The watermill is unique in the northern region and only the second well-preserved example of this period in England; the evidence suggests that a millpool and associated structures such as leats are likely to be well- preserved beneath the present river bank. The waterchute is apparently unique in this country. Such a substantial structure has important implications for the status of Corbridge in the Anglo-Saxon period. Furthermore, with the exception of princely sites such as Yeavering, nothing is known of the secular aspects of settlement sites in the north-east before the 11th century
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University of Warwick
Posted By: University of Warwick
05 May 2004
Historian Reveals Janet Jackson's 'Accidental' Exposing of Her Breast was the Height of Fashion in the 1600s
New research from the University of Warwick reveals that Queens and prostitutes bared their breasts in the media of the 1600s to titillate the public, and that the exposure of a single breast in portraits and prints was common in portrayals of court ladies. While Janet Jackson's action of baring her right breast at the Super Bowl earlier this year was considered outrageous, such exposure in 17th century media wouldn't have raised so much as an eyebrow.
In expensive portraits and cheaper engraved prints the exposure of both breasts tended to be restricted to court ladies who were known as mistresses. But, the exposure of one breast was a different matter- depictions of court ladies as St Catherine, for example, could involve the exposure of a single breast.
Further, court ladies and 'town misses' actually wore extremely low cut décolleté fashions that revealed breasts and, sometimes, nipples. While royal breasts were not usually depicted in high art, they may well have been shown. A dress designed by Inigo Jones to be worn by Charles I's wife Henrietta Maria would have fully revealed the Queen's breasts, if worn.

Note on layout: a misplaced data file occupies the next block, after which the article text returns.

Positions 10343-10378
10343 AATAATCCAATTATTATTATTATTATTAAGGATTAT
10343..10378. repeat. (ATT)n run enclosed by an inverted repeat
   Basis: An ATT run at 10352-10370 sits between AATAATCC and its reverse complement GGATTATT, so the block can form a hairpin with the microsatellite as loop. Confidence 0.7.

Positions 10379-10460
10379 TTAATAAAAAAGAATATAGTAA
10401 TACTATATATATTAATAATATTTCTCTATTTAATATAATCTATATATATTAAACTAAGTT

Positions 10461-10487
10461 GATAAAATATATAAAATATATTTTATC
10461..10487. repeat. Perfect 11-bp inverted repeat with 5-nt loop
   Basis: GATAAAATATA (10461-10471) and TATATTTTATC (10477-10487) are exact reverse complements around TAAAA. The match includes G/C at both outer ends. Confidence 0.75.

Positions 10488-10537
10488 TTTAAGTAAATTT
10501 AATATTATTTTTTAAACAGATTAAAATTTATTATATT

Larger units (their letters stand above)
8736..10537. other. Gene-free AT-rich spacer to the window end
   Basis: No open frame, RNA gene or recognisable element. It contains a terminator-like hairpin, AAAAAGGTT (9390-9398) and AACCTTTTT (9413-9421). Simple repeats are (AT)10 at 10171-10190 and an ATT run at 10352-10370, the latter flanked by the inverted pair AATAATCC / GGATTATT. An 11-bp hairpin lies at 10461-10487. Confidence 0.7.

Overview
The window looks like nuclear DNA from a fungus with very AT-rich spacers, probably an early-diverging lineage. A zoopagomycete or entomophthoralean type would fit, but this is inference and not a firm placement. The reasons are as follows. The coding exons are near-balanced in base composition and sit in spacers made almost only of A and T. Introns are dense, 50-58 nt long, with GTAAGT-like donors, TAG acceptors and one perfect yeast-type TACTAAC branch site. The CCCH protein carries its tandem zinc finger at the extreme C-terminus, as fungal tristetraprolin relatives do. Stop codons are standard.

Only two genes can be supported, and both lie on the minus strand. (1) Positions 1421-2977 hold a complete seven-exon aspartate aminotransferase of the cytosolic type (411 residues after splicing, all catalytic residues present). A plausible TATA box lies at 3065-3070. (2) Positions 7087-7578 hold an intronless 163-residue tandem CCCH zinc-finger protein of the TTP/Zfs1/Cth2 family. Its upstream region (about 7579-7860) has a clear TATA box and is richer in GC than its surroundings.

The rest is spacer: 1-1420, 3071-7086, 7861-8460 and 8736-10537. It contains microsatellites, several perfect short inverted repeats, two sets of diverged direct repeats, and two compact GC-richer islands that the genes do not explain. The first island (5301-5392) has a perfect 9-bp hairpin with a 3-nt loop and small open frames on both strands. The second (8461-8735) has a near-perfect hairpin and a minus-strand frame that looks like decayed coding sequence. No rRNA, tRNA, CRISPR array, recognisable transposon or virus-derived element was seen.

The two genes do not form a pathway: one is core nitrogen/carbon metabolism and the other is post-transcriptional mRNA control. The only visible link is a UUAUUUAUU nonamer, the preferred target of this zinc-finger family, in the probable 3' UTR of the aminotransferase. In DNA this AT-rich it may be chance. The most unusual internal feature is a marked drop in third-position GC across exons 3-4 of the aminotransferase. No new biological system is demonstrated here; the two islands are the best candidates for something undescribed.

The study by Angela McShane Jones reveals fashions of women displaying their breasts were commonplace and breast baring was a style followed by many, from Queens to common prostitutes. High fashion was led by the court, and copied by all classes.
The paper “Revealing Mary” analyses 17th woodcuts used to illustrate over 10,000 ballads. These were the cheapest, most popular and politically charged media of the day.
McShane Jones reveals that breasts - including the breasts of the Queen herself - were commonly depicted on ballad sheets to illustrate the text. Depictions of Queen Mary II of England, wife of William of Orange, frequently show her baring her breasts. In several woodcuts (1689-1694) the ‘modest and virtuous’ Mary is represented as openly baring her breasts.
Woodcuts were deliberately chosen to target buyers and to complement the context of the ballad. Just as today's magazines often depict scantily clad women on their covers, pictures of buxom women displaying their boobs on ballads were a selling point for a male audience, and a female one, if the pictures described the latest fashions.
Diarist Samuel Pepys' collection of nearly 2000 song sheets contains more busty ballads than any other contemporary collection, and it's not hard to imagine that there was a certain preference in his ballad buying.
Images of big-breasted women similar to celebrity tabloid pin-ups have appeared in popular media for centuries. However, the woodcuts could be used to depict innocence as well as immorality. For example the same picture of a fashionably big-breasted woman in the 1650s was used in a number of different ballads to illustrate an innocent, a tempted and a fallen maiden.
Historian Angela McShane Jones from the University of Warwick said: “In the 1600s it was fairly commonplace for women to bare their breasts in public. The fashions were initiated by court members and Queens, then replicated by ordinary women, and common prostitutes. 17th century fashion, rather than demeaning women, could be empowering. The extremely low cut dresses were designed to encourage men to look but not to touch. They empowered some women to use their sexuality.”
Notes for editor
For more information contact: Angela McShane-Jones, Department of History, University of Warwick, Tel: 02476 574691, Mobile: 07748653734 Email: email@example.com or Jenny Murray, Communications Office, University of Warwick, Tel: 02476 574 255, Mobile: 07876217740